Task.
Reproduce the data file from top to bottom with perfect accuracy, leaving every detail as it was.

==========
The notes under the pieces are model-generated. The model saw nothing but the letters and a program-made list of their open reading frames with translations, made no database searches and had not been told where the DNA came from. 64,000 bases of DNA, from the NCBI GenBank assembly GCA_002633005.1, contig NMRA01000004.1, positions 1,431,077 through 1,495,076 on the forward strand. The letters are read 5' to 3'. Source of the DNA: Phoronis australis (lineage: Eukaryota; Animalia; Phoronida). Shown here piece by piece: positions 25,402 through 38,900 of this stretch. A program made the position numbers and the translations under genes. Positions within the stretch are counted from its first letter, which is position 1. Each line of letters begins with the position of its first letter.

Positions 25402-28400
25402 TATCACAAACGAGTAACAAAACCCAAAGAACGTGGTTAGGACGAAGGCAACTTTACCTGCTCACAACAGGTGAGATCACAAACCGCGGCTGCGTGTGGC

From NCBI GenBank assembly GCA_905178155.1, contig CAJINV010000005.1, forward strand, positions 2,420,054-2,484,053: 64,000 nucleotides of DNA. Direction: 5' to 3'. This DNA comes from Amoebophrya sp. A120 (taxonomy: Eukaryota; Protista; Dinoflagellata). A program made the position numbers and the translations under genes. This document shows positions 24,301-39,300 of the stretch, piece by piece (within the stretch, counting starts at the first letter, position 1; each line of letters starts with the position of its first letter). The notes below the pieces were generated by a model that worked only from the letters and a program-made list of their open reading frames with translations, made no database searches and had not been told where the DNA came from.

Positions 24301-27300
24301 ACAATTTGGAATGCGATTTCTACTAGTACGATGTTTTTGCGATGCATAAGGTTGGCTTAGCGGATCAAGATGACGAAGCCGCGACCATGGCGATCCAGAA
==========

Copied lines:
The notes under the pieces are model-generated. The model saw nothing but the letters and a program-made list of their open reading frames with translations, made no database searches and had not been told where the DNA came from. 64,000 bases of DNA, from the NCBI GenBank assembly GCA_002633005.1, contig NMRA01000004.1, positions 1,431,077 through 1,495,076 on the forward strand. The letters are read 5' to 3'. Source of the DNA: Phoronis australis (lineage: Eukaryota; Animalia; Phoronida). Shown here piece by piece: positions 25,402 through 38,900 of this stretch. A program made the position numbers and the translations under genes. Positions within the stretch are counted from its first letter, which is position 1. Each line of letters begins with the position of its first letter.

Positions 25402-28400
25402 TATCACAAACGAGTAACAAAACCCAAAGAACGTGGTTAGGACGAAGGCAACTTTACCTGCTCACAACAGGTGAGATCACAAACCGCGGCTGCGTGTGGC

From NCBI GenBank assembly GCA_905178155.1, contig CAJINV010000005.1, forward strand, positions 2,420,054-2,484,053: 64,000 nucleotides of DNA. Direction: 5' to 3'. This DNA comes from Amoebophrya sp. A120 (taxonomy: Eukaryota; Protista; Dinoflagellata). A program made the position numbers and the translations under genes. This document shows positions 24,301-39,300 of the stretch, piece by piece (within the stretch, counting starts at the first letter, position 1; each line of letters starts with the position of its first letter). The notes below the pieces were generated by a model that worked only from the letters and a program-made list of their open reading frames with translations, made no database searches and had not been told where the DNA came from.

Positions 24301-27300
24301 ACAATTTGGAATGCGATTTCTACTAGTACGATGTTTTTGCGATGCATAAGGTTGGCTTAGCGGATCAAGATGACGAAGCCGCGACCATGGCGATCCAGAA